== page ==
Excellent friend as Brown was to Keats, he was not the most judicious adviser in matters of literature, and the attempt made in the Cap and Bells to mingle with the strain of fairy fancy a strain of worldly flippancy and satire was one essentially alien to Keats's nature. As long as health and spirits lasted, he was often full, as we have seen, of pleasantry and nonsense; but his wit was essentially amiable, and he was far too tender-hearted ever to be a satirist. Moreover, the spirit of poetry in him was too intense and serious to work hand-in-hand with the spirit of banter, as poetry and banter had gone handin-hand in some of the metrical romances of the Italian Renaissance, and again with unprecedented dexterity and brilliance in the early cantos of Don Juan. It was partly


1 Houghton MSS.

2 "He never spoke of any one," says Severn (Houghton MSS.), "but by saying something in their favour, and this always so agreeably and cleverly, imitating the manner to increase your favourable impression of the person he was speaking of."


the influence of the facetious Brown, who was a great student of Pulci and Boiardo, partly that of his own recent Italian studies, and partly the dazzling example of Byron's success, that now induced Keats to make an attempt in the same dual strain. Having already employed the measure most fit for such an attempt, the ottava rima of the Italians, in his serious poem of Isabella, he now, by what seems an odd technical perversity, adopted for his comic poem the grave Spenserian stanza, with its sustained and involved rhymes and its long-drawn close. Working thus in a vein not truly his own, and hampered moreover by his choice of metre, Keats nevertheless manages his transitions from grave to gay with a light hand, and the movement of the Cap and Bells has much of his characteristic suppleness and grace. In other respects the poem is not a success. The story, which appears to have been one of his own and Brown's invention, turned on the perverse loves of a fairy emperor and a fairy princess of the East. The two are unwillingly betrothed, each being meanwhile enamoured of a mortal. The eighty-eight stanzas, which were all that Keats wrote of the poem, only carry us as far as the flight of the emperor Elfinan for England, which takes place at the moment when his affianced bride alights from her aerial journey to his capital. Into the Elfinan part of the story Keats makes it clear that he meant somehow to weave in the same tale which had been in his mind when he began the fragment of St. Mark's Eve at the beginning of the year-the tale of an English Bertha living in a minster city, and beguiled in some way through the reading of a magic book. With this and other purely fanciful elements of the story are mixed up satirical allusions to the events of the day. It was in this year, 1819, that the quarrels between the Prince Regent and his wife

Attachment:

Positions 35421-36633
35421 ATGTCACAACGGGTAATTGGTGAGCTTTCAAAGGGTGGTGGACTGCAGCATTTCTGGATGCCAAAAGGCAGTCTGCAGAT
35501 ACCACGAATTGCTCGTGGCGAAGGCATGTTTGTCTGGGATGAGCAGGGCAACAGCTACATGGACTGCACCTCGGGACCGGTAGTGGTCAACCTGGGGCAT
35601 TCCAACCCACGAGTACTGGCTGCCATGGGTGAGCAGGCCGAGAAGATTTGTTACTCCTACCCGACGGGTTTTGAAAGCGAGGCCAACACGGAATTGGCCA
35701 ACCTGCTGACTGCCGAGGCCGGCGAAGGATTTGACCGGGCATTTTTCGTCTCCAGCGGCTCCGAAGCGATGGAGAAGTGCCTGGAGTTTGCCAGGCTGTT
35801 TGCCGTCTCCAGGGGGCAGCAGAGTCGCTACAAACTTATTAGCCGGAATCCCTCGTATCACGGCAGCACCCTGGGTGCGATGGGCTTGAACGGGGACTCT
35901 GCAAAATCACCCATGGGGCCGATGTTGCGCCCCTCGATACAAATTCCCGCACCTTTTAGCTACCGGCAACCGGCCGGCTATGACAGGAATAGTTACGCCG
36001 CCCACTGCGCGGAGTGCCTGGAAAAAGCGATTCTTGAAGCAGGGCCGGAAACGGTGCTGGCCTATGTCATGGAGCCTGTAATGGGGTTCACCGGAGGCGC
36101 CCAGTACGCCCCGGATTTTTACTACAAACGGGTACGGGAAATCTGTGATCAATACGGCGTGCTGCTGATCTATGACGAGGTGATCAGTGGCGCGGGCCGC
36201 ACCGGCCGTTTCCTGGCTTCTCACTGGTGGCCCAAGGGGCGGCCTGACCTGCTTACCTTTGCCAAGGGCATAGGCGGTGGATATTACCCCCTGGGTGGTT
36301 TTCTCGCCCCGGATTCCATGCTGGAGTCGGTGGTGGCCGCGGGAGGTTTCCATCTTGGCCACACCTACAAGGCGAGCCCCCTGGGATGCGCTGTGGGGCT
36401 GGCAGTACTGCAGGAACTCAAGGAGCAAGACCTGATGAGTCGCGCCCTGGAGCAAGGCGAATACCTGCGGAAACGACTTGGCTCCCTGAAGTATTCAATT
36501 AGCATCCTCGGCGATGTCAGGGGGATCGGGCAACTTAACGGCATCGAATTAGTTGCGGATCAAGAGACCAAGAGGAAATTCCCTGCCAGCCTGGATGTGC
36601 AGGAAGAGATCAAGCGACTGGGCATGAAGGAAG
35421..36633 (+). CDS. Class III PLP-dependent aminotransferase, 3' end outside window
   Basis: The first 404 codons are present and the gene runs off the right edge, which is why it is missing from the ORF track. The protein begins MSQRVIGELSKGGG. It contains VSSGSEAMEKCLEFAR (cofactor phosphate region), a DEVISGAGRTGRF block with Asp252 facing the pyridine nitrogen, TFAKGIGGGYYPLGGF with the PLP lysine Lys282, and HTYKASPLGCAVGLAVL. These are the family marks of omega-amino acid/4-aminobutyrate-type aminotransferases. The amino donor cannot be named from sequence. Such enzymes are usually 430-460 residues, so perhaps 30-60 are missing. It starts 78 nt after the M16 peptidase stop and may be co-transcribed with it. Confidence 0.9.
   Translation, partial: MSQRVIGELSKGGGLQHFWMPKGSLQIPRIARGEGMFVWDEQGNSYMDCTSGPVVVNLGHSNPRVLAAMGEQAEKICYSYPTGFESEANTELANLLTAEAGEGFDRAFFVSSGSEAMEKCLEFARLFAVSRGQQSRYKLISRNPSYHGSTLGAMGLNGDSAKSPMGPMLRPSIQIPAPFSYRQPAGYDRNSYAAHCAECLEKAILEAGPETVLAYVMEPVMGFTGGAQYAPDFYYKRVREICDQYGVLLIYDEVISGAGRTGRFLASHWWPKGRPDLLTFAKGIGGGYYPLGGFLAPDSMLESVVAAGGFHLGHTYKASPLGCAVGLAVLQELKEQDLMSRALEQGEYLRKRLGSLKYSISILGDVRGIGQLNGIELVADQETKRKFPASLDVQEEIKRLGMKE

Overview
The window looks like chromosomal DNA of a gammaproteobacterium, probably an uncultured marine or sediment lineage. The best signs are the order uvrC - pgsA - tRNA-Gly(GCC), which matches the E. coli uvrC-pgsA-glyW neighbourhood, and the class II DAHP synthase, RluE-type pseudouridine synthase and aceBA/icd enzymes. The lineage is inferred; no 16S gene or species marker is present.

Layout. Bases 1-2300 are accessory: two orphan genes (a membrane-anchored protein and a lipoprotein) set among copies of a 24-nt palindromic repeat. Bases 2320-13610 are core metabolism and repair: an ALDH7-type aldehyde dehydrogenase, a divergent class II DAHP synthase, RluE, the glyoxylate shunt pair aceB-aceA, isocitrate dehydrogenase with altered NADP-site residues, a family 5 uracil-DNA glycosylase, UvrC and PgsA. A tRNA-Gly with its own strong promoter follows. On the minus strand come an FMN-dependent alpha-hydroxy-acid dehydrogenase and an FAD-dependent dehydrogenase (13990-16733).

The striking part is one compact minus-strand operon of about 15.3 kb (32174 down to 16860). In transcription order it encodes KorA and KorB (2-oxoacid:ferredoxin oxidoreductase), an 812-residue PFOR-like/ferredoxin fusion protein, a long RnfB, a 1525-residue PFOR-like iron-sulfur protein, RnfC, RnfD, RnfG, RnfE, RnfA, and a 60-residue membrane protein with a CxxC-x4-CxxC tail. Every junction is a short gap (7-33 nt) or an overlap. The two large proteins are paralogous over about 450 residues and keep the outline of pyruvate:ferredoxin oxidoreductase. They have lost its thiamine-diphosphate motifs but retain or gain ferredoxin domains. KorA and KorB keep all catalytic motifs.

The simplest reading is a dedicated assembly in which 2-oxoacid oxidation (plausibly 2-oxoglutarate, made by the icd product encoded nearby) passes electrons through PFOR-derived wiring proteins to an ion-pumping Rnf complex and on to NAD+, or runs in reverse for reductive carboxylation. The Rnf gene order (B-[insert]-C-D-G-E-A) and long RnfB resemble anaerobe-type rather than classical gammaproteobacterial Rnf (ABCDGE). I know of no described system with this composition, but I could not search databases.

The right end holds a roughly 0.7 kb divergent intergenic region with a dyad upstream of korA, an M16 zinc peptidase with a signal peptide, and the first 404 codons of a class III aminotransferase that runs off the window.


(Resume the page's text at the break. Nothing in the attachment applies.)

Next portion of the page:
were drawing to a head; the public mind was full of the subject, and the general sympathy was vehemently aroused on the side of the scandalous lady in opposition to her thrice scandalous husband. The references to these royal quarrels and intrigues in the Cap and Bells are general rather than particular, although here and there individual names and characters are glanced at, as when "Esquire Biancopany" stands manifestly, as Mr. Forman has pointed out, for Whitbread. But the social and personal satire of the piece is in truth aimless and weak enough. As Keats had not the heart, so neither had he the worldly experience, for this kind of work; and beside the blaze of the Byronic wit and devilry his raillery seems but child's play. Where the fun is of the purely fanciful and fairy kind, he shows abundance of adroitness and invention, and in passages not humourous is sometimes really himself, his imagination becoming vivid and alert, and his style taking on its own happy light and colour, but seldom for more than a stanza or half-stanza at a time.

Besides his morning task in Brown's company on the Cap and Bells, Keats had other work on hand during this November and December. "In the evenings," writes Brown, "at his own desire, he occupied a separate apartment, and was deeply engaged in re-modelling the fragment of Hyperion into the form of a Vision." The result of this attempt, which has been preserved, is of a singular and pathetic interest in Keats's history. We have seen how, in the previous August, he had grown discontented with the style and diction of Hyperion, as being too artifiIcial and Miltonic. Now, in the decline of his powers, he took the poem up again,' and began to re-write and greatly amplify it; partly, it would seem, through a mere re1 See Appendix, p. 226.